I’m concerned about the direction of our digital culture because of Mark Zuckerberg’s soulless avatar.
We are all doomed if avatars resembling the Facebook CEO start appearing in the future.
In the past two years, the term “metaverse” has gained a lot of popularity as a buzzword. It is a metaverse, Fortnite. Blockchain and Web3 will support the metaverse’s energy needs. Maybe cows will even be a part of it? Nobody, however, seems more committed to influencing how we as a society perceive the metaverse than Mark Zuckerberg, the CEO of Facebook and Meta. Unfortunately, what Zuckerberg has demonstrated of his vision of our beautiful virtual future appears dull, drab, generic, and quite gloomy, which is bad news for anyone eager to experience it. Additionally, it’s a good reminder that the future shouldn’t be run by affluent tech guys.
This week, Mark Zuckerberg, the extraterrestrial who appears to be wearing a human skin suit, shared a virtual reality selfie from the Horizon Worlds metaverse project. The selfie, which featured the Eiffel Tower, was intended to signal the expansion of his metaverse into new nations. However, as soon as they saw the awful avatar, awful photo, and how it all appeared to have come straight out of a 2005 educational game, people started to make fun of it.
Strangely, this isn’t the first time Zuck has flaunted repulsive representations of himself in an effort to entice people into his nightmare world driven by virtual reality.
If the intention was to reconstruct the multibillionaire CEO as a smooth, cartoonish avatar you could see in a fever dream, Zuckerberg used an ugly-as-sin avatar that loosely resembled him to showcase the VR software Facebook Spaces back in 2017. Oh, and for some reason he decided that the best way to promote this app and his hideous avatar was to travel to Puerto Rico via video after the island had been devastated by a devastating hurricane that killed hundreds of people and destroyed many of its houses and businesses.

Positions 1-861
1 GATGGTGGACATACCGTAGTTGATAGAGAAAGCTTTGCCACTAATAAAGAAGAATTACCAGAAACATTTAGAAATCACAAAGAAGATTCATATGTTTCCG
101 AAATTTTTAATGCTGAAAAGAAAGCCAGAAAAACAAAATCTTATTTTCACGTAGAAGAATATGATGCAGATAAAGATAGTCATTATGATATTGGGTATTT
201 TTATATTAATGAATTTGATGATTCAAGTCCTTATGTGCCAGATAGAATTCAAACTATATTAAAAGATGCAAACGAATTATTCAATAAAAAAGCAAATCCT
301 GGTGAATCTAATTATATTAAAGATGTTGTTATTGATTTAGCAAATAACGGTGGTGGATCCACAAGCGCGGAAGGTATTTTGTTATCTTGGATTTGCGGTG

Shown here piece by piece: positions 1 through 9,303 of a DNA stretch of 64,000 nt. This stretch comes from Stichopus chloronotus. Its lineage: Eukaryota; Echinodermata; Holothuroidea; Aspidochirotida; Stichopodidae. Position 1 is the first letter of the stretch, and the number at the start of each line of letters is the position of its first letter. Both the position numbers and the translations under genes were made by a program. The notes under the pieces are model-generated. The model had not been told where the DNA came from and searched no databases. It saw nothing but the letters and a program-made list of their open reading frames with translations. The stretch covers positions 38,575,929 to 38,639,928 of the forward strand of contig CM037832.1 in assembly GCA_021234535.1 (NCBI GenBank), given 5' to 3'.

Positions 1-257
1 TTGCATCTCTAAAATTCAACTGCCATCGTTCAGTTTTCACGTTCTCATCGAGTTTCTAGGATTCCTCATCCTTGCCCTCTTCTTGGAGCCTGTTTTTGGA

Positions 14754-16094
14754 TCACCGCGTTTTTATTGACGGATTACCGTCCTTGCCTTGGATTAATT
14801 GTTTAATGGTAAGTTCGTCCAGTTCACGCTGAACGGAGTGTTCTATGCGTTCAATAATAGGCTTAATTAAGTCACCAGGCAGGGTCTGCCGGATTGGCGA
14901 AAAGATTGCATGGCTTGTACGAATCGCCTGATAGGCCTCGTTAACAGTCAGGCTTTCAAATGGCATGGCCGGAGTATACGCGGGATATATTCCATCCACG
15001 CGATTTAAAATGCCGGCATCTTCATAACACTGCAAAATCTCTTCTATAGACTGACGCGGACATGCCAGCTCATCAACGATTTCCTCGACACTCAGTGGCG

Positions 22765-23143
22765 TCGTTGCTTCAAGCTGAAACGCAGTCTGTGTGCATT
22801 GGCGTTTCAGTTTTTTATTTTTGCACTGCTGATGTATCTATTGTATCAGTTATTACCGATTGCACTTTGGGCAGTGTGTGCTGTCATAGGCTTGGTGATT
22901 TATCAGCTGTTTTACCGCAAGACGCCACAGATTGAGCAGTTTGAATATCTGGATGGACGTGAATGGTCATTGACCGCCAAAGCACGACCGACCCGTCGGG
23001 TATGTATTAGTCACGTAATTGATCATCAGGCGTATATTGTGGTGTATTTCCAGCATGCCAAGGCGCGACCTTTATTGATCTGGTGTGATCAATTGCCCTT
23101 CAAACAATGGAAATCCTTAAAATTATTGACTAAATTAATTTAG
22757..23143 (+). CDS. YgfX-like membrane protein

Old Zuckie made a comeback in 2021 with a more attractive avatar. Although it debuted in a video demonstrating Facebook and Meta’s ambitious metaverse goals, this avatar isn’t genuine. Instead, it was produced as a component of a bigger concept video that explained what Meta was aiming for. Even still, this avatar has the appearance of a Polar Express crash victim.
And that gets us to 2022, where Zuckerberg’s online persona is a legless Nintendo Mii copycat with some incredibly strange buttons and a corpse’s eyes. And it’s not only how Zuckerberg looks; in Horizon Worlds, this is how all avatars look. I’ve played Horizon Worlds long enough to know that the legs are quickly forgotten. But the absence of style and the sterile, lifeless look remain.
It’s true that Quest 2’s limited VR hardware and Facebook’s ambition to create VR content that works on as many devices as possible contribute to the plain and uninteresting appearance of these avatars and environments in comparison to more recent video games.
But compared to what we’ve seen so far in Facebook’s metaverse, I can find games for the Nintendo DS and Sony PS Vita that have richer, nicer-looking imagery and models. The people who make these stuff, in my opinion, are not to blame either because they are more than capable of producing better and more interesting things. But it looks like Meta and Zucklehead don’t want that more and more. Instead, they are focusing on creating a product that the general public can consume without any distinguishing qualities in an effort to draw in more consumers.
The more socially driven VR metaverses like VR Chat, which look better and feel cozier and more inviting, take the exact opposite tack. Horizon Worlds, in contrast, has the appearance of an animated film I might see while browsing a posh hospital’s waiting room.
And if Mark Zuckerberg is putting billions of dollars into this bland and ugly metaverse as the future he envisions, I’m concerned that it might prevail over other, better options simply because he has the financial means to squelch or acquire rivals. At least I’ll be able to skip it and avoid purchasing a new VR headset if it prevails.